We are a multitasking society. I have been multitasking so long I can’t remember when I wasn’t. I have always had a great sense of pride around it and consider myself a super multitasker. For me, it probably began in high school, talking on the phone while doing homework or chores, and for some, now, in the digital age, probably younger and younger, with kids simultaneously watching T.V. and surfing on the phone or tablet. I have attributed my skill in this to greater productivity, and success, especially in my career. I now consider it more of an overused tool rather than a shining example of prowess.
We are multi-tasking more and more, especially digitally. I start early, reading and answering emails while getting ready for work, listening to music or podcasts while in the shower, juggling phone, keys and green tea on the way to the car. At work, listening to a colleague with one eye on my email or calendar, reading and answering email, while working a second and possibly third task, multiple windows open on the computer all the time. I even have two monitors setup to enhance my multi-tasking. I have always felt more productive. A big source of pride.
Recently, I’ve become more aware of this “talent” and its impact on me and those around me. Obviously when we have one eye on the phone when speaking to someone else, or, when we are talking on the phone, while simultaneously listening to a conversation, or reading a something on the screen, it is rude. Ever hear someone typing in the background while you are speaking on the phone, or like me become aware that the person on the other end of the line might hear me typing away while I am supposedly paying attention to what they are saying? I have been on both the giving and receiving end of those types of digital multitasking situations. When you are on the receiving end, it doesn’t feel good. I know it is wrong but still catch myself doing it anyway. I have been extremely guilty about this for years, understanding that it hurts feelings and dilutes communication, however, I still I keep at it. Justifying my bad behavior to myself and others because I was “checking email” or reading something important. Bah!
I am constantly doing more than one thing at a time. What should be a handy tool in the tool box, to be used only when absolutely necessary and needed, has become an insidious habit. Hypocrite that I am, I was recently discussing good customer service practices and methods with my team when I caught myself red-handed. I was talking about listening, how to be a good listener as one way to validate the other person’s perspective. Low and behold, as soon as I stopped talking and gave the floor to my team member, I picked up my phone. And while that person was speaking to me, I checked my email. Half listening. Yes, I can remember what was said, but I wasn’t fully present.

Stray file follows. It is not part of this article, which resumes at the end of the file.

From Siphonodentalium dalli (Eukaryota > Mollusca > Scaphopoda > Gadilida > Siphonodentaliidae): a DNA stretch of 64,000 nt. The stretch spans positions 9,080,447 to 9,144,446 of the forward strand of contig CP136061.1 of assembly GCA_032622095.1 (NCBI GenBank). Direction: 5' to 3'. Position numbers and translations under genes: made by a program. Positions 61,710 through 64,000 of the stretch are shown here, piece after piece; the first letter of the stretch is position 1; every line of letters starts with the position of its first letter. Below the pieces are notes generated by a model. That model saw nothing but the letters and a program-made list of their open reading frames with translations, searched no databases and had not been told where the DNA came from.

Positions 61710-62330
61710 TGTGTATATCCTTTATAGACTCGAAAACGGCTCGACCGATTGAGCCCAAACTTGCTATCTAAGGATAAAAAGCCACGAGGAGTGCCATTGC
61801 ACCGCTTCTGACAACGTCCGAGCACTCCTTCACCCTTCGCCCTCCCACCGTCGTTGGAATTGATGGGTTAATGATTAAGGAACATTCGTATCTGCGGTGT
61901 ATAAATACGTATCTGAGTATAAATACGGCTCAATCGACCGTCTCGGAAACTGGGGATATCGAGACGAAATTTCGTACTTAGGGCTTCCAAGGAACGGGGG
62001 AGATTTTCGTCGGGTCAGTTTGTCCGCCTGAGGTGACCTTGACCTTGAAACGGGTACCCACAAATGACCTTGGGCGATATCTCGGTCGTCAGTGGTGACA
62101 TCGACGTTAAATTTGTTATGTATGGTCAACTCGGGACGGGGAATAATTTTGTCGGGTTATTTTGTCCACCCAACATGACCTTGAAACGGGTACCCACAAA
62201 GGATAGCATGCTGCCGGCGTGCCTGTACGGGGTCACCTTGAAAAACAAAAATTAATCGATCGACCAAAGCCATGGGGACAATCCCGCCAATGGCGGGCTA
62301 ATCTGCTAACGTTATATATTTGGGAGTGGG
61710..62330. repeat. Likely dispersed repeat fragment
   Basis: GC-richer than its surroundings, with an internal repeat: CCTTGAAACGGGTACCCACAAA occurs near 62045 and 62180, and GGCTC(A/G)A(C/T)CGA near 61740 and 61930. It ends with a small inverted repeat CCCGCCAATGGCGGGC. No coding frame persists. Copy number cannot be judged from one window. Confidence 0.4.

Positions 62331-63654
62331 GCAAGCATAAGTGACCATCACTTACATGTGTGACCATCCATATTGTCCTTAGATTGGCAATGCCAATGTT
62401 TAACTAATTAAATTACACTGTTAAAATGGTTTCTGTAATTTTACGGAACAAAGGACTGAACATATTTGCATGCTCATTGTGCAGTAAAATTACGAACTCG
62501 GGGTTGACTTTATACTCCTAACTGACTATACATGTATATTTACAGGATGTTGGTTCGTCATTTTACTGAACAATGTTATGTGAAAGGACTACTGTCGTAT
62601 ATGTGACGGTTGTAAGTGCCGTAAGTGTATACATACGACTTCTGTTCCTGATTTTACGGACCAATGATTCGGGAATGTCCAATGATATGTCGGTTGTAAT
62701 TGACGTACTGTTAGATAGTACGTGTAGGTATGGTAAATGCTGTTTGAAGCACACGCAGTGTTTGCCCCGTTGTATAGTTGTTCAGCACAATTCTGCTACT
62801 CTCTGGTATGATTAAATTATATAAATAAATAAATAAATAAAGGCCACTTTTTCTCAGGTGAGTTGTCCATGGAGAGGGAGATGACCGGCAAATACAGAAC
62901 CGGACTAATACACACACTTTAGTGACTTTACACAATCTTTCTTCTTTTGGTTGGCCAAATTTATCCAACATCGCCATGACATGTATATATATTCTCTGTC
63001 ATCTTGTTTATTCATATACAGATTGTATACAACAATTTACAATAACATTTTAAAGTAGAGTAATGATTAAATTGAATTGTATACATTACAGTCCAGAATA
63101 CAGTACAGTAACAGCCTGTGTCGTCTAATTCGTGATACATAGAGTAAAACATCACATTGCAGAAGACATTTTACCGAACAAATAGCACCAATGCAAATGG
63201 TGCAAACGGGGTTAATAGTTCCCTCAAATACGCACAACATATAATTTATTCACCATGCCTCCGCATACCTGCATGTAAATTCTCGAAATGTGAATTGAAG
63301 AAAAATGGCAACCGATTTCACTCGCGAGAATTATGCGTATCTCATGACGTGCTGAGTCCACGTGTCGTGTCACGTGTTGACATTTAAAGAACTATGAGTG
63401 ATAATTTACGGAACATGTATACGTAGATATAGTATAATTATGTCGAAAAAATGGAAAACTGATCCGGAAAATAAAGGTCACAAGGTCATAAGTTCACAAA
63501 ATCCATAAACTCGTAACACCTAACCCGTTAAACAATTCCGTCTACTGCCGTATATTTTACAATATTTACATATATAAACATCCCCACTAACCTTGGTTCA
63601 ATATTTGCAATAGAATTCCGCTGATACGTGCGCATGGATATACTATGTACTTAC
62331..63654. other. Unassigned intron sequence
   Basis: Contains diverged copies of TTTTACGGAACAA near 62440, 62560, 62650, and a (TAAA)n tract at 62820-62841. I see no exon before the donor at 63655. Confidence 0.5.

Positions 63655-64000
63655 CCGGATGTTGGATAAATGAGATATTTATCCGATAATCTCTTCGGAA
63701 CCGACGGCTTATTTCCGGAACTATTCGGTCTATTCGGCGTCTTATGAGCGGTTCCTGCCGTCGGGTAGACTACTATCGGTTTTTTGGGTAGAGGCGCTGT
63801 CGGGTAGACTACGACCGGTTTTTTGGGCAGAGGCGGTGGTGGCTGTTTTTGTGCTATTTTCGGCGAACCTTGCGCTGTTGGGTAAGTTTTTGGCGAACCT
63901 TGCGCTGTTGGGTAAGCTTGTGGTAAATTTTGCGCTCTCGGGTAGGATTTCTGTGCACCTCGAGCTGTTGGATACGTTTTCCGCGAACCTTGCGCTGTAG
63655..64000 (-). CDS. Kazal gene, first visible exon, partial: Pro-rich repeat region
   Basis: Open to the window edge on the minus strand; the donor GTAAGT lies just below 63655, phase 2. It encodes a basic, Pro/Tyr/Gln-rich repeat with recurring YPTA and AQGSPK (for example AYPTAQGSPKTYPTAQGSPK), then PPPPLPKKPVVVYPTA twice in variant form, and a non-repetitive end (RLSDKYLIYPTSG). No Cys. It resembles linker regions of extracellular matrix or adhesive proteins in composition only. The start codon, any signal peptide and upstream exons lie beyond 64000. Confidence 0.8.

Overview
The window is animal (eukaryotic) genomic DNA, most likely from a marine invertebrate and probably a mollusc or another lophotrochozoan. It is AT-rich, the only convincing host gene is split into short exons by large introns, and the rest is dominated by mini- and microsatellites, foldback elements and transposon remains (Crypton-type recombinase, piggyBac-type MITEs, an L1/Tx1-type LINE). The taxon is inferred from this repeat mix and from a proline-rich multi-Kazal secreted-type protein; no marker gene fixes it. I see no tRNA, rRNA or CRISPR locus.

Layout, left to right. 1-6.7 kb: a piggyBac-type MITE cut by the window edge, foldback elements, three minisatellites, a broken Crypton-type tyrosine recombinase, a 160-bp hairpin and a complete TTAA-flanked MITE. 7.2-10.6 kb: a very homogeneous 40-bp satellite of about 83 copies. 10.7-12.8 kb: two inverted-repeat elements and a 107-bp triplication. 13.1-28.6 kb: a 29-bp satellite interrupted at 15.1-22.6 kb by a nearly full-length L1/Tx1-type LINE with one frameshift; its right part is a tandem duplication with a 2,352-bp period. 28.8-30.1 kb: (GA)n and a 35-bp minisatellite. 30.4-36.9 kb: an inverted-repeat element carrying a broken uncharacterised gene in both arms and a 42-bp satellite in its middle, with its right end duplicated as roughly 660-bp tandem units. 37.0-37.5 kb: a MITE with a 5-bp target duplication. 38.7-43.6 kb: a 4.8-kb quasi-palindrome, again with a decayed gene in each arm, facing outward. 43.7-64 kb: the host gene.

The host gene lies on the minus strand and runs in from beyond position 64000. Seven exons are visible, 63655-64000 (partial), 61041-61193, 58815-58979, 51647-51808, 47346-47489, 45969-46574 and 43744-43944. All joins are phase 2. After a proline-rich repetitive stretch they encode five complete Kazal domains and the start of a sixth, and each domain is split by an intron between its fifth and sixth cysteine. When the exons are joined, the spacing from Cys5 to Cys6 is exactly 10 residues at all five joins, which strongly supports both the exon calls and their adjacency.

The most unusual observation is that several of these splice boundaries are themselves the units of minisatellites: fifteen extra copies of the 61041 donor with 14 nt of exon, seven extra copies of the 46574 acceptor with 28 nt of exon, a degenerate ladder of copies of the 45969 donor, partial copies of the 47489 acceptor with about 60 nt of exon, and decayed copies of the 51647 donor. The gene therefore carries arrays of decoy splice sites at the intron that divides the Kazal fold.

This time I stopped myself, put the phone down, started listening and later, reflected on it. This “ah-ha” moment happened simultaneously with my brand new love and enthusiasm for meditation. I realized that the only time I am ever really singularly focused is in meditation. It is the only time I am one hundred percent present. I love meditation and the feeling of being quiet and focused in the moment. Beyond the obvious rudeness in my interaction with others, when multitasking both digitally and physically, I realized that multitasking and not being present, is definitely not the path to joy and living my best life. I must be present, in each moment, to do my best work and more importantly feel the rewards from it. I must be present to feel the love and energy of being with my friends and family. Most importantly, I must be present for myself. To reap the rewards of my work, travel, my friendships and time with family, being singularly focused and “all-in” is infinitely more satisfying and joyful than being scattered and in the chaos of trying to do too much all at the same time.
I finally realized that no matter how many things I am successfully working on or accomplishing simultaneously, none of them are getting one hundred percent of me. How is that good? There is never enough time to do it all, it is never all done, there is always the next thing. Trying to give pieces of yourself to everything all at one is creating a kind of chaos that never subsides. Rarely do we actually get to feel the joyful satisfaction of a job well done because we are focused on what’s next, what isn’t done.
I am finally aware, which is the first step, as they say. I am not even close to breaking the habit, or putting this tool in the shed to be used only when necessary. I am working on it though. I’ve only picked up my phone twice while I’ve been writing this and have only read and responded to a couple of emails. I am not giving up though. I truly believe when I have put this ego driven need to multitask in its proper place and when I am consistently well and truly focused in each moment on one task, one person, one communication, life will open up. I will feel more satisfaction and will have richer relationships and experiences and be further on my path to mindful and joyful living.